• The Buddha also laid down a code of conduct for his followers on the same lines as was done by the Jaina teachers.
    The main items in these social conduct are:
    (i) Do not cover the property of others.
    (ii) Do not commit violence.
    (iii) Do not use intoxicants.
    (iv) Do not speak a lie.
    (v) Do not indulge in corrupt practices.
    These teaching are common to the social conduct ordinance by almost all religions.

➢ Special Features of Buddhism and the Causes of Its Spread

  • Buddhism does not recognize the existence of god and soul (atman). This can be taken as a kind of revolution in the history of Indian religions. It particularly won trie support of the lower orders as it attacked the varna system.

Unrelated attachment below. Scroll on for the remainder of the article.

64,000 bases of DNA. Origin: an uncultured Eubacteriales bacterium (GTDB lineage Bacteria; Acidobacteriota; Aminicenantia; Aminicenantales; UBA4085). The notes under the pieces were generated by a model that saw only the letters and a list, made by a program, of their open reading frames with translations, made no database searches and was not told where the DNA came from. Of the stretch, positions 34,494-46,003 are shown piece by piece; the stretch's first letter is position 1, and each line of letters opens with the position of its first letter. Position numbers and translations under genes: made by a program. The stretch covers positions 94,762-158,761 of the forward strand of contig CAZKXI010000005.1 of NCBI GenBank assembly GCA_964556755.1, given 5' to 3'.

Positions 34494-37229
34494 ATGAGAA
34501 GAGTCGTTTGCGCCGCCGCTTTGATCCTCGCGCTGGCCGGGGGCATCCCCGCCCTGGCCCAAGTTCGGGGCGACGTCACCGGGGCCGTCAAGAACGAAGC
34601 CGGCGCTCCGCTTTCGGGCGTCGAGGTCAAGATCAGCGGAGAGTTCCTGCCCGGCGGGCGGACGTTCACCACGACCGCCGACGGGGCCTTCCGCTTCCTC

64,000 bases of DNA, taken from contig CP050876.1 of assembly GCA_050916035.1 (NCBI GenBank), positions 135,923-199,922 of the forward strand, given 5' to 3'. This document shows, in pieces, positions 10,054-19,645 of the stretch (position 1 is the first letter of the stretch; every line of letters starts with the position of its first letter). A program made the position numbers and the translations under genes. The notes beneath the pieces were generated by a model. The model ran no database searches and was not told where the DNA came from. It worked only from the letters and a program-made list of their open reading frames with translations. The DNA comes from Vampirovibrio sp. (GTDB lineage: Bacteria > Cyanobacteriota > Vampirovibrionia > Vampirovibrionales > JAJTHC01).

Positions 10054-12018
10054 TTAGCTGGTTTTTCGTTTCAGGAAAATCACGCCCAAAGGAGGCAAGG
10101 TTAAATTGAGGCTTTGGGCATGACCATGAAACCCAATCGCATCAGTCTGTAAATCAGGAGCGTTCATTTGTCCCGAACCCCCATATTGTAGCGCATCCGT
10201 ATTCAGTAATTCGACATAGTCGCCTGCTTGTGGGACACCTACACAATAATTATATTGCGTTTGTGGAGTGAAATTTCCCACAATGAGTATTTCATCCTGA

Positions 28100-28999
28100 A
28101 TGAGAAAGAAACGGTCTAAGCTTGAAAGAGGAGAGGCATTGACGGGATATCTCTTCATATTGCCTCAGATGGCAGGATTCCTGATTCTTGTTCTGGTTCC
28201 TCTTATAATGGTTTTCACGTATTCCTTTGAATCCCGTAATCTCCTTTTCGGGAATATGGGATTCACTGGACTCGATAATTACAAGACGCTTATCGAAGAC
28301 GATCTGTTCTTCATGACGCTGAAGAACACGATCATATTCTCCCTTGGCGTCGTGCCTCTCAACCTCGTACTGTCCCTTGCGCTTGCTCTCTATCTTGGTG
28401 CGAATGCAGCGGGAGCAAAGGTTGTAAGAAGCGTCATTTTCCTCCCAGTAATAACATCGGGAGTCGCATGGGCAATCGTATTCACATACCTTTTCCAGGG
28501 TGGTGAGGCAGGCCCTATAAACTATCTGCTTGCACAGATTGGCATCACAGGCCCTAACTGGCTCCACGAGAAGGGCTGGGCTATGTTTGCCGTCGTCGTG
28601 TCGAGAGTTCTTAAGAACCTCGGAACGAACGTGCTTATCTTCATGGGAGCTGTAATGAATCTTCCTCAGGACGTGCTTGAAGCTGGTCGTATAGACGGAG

• People were taken into the Buddhist order without any consideration of caste. Women also were admitted to the sangha and thus brought on par with men. In comparison with Brahmanism, Buddhism was liberal and democratic.
  • The use of Pali, the language of the people, also contributed to the spread of Buddhism. It facilitated the spread of Buddhist doctrines among the common people. Gautama Buddha also organized the sangha or the religious order, whose doors were kept open to everybody, irrespective of caste and sex. 
  • The only condition required of the monks was that they would faithfully observe the rules and regulations of the sangha. Once they were enrolled as members of the Buddhist Church they had to take the vow of continence, poverty, and faith.
  • There are three main elements in Buddhism:
    (i) Buddha
    (ii) Sangha
    (iii) Dharma
    Old NCERT Summary (RS Sharma): Religious Movements in Later Vedic Period | History for UPSC CSE
  • The monarchy of Magadha, Kosala, and Kaushambi and several republican states and their people adopted this religion.